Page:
Maikel Franco was not in the Phillies’ starting lineup for a fourth straight game Sunday. He was held out of the lineup Friday and Saturday because he has a little head cold, but, frankly, that sounded like a convenient excuse.
Franco said Sunday morning that he comes to the park ready to play every day. He was groomed to be an everyday player, but after two months of inconsistency — and more dating to last season — he now finds himself as a part-time player, picking up reps at third base when J.P. Crawford isn’t getting a look at the position.
Though management has denied it, it feels as if Franco is being phased out. He does not have the on-base skills that manager Gabe Kapler and the front office seeks in the players it wants to build around. He has not made the necessary improvements in that area that would secure his future with the club and it’s no secret that Manny Machado looms out there as a July trade target or free-agent signing possibility.
It’s not an easy time for Franco, who is one of the most likable people in the Phillies clubhouse.
“I understand what’s happening right now,” he said Sunday morning. “I understand what the manager is trying to do with everybody. I know the situation.”
With Machado looming and the team looking for a place for Scott Kingery to play, Franco, whose .690 OPS was the lowest among 18 third basemen with at least 400 plate appearances last season, was on a short leash coming into this season. He let the regular third base job slip through his fingers by hitting just .247 with a .704 OPS in his first 190 at-bats. He did have eight homers and 32 RBIs over that span.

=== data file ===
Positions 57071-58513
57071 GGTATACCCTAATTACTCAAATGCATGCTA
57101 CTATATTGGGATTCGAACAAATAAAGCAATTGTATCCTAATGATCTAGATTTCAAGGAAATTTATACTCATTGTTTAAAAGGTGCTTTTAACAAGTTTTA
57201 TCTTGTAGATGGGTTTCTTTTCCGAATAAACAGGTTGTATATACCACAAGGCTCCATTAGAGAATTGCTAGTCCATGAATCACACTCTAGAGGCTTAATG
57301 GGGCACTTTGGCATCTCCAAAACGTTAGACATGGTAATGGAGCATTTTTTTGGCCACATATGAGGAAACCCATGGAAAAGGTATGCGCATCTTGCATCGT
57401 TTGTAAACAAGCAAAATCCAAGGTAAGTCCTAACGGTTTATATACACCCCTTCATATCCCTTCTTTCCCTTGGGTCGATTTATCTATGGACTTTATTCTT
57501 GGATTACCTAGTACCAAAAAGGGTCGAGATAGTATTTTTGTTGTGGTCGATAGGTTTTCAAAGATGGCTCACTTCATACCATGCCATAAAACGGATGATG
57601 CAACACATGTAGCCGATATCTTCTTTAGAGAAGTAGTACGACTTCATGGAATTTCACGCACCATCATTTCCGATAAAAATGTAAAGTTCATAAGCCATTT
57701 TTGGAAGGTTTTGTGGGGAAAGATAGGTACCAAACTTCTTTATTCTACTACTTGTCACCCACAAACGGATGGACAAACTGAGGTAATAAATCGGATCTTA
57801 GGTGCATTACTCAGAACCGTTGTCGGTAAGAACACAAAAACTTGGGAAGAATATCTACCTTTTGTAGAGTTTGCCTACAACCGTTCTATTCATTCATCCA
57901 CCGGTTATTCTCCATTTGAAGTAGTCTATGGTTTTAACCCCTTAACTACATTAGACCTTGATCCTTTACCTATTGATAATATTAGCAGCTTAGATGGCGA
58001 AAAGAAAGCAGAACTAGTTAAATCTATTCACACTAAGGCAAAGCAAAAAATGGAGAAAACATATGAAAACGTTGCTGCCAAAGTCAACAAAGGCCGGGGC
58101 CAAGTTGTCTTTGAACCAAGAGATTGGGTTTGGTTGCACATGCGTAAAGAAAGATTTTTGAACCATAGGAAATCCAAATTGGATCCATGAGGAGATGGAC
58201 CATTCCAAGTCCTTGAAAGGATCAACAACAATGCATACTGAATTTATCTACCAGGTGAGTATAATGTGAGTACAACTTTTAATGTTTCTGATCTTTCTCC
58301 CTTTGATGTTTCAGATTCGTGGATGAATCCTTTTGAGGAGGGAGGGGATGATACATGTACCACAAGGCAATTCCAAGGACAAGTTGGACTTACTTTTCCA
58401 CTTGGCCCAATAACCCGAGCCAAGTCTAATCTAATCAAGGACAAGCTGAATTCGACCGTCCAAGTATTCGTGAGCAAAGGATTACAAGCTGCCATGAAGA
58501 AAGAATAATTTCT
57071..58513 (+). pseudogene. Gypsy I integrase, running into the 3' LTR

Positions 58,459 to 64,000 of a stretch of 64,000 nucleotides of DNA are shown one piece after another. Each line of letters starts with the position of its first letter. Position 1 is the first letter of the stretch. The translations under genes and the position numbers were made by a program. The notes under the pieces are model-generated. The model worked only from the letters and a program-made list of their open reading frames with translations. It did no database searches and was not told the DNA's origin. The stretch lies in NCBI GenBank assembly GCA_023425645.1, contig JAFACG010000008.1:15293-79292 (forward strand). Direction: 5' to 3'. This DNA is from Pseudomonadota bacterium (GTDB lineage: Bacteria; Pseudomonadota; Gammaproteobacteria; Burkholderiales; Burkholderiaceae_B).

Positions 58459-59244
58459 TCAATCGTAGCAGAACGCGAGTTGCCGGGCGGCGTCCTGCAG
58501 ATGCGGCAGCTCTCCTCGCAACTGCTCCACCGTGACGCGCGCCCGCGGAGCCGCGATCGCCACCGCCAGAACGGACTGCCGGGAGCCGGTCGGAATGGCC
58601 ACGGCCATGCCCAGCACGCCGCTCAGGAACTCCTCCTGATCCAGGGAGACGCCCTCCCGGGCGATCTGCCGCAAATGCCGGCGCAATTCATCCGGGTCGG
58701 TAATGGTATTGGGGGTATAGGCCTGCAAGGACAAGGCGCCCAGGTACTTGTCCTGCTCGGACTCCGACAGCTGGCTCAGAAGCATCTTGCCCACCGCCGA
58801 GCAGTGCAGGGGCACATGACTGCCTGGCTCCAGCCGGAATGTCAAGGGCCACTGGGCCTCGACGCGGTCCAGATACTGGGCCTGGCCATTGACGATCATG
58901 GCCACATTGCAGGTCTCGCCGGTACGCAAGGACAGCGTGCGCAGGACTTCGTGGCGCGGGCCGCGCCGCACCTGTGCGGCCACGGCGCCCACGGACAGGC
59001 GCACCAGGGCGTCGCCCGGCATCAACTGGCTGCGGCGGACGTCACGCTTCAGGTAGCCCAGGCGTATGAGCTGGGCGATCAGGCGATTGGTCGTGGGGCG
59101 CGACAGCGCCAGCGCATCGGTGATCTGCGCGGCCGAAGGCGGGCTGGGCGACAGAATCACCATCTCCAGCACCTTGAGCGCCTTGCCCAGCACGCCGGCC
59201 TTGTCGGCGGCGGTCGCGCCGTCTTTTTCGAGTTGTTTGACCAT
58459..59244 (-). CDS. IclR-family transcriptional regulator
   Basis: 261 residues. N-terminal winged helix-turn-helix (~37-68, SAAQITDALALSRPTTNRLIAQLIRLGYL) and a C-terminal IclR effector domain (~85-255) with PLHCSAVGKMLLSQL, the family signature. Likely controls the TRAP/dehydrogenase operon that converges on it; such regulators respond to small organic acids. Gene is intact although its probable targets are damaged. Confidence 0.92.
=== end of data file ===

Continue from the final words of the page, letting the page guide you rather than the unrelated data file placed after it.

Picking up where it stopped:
Lately, however, Franco’s performance has really slipped. Since May 16, he is hitting .197 (13 for 66) with just two extra-base hits and a .500 OPS, and his defense has been unsteady. With Kingery now getting reps at shortstop, third base became a place for the team to look at Crawford as he came off the disabled list last week.
Both Kapler and general manager Matt Klentak have said that Franco will get time against left-handed pitching and as other matchups warrant, but it’s clear the team has lost some faith in him. If it hadn’t, he’d be out there.
“The only thing that I know is I have faith in me,” Franco said. “That’s the only truth. Every single day, I just come in and try to do my best for me, for my team, and try to be a good teammate.”
Franco was groomed to be an everyday guy. There are pluses to his game, such as how hard he hits the ball when he makes good contact. He is still young at 25. He seems like a candidate for a fresh start with a new team. What does Franco think about that?
“I’m not looking at it that way,” he said. “I’m just looking day to day here and seeing what’s going to happen. I don’t want to think about that right now. I just want to think about right here because my moment is right here. That’s where I have to be right now. Whatever happens happens. I’m a grown man. I understand the situation and I totally get it. I want what’s best for me, you know what I mean? But whatever situation and whatever tough moment it is right now, I’ll just take it. I don’t want to feel sorry for myself. I know I can do better. I know my talent. I’m just trying to be ready.”
That’s all a part-time player can do, try to stay sharp and be ready when the manager calls on you.
“I’ve never been in that situation before,” he said of the challenges of playing part-time. “I can’t tell you if it’s going to work or not. I’m not used to it because all my career, even in the minor leagues, I played every single day. When I came here I played every single day, too. I don’t know if that’s going to work. I don’t know how that’s going to go. But I’ll just try to figure it out. I’ll just do everything that I can do to improve that situation. We’ll see what’s going to happen.”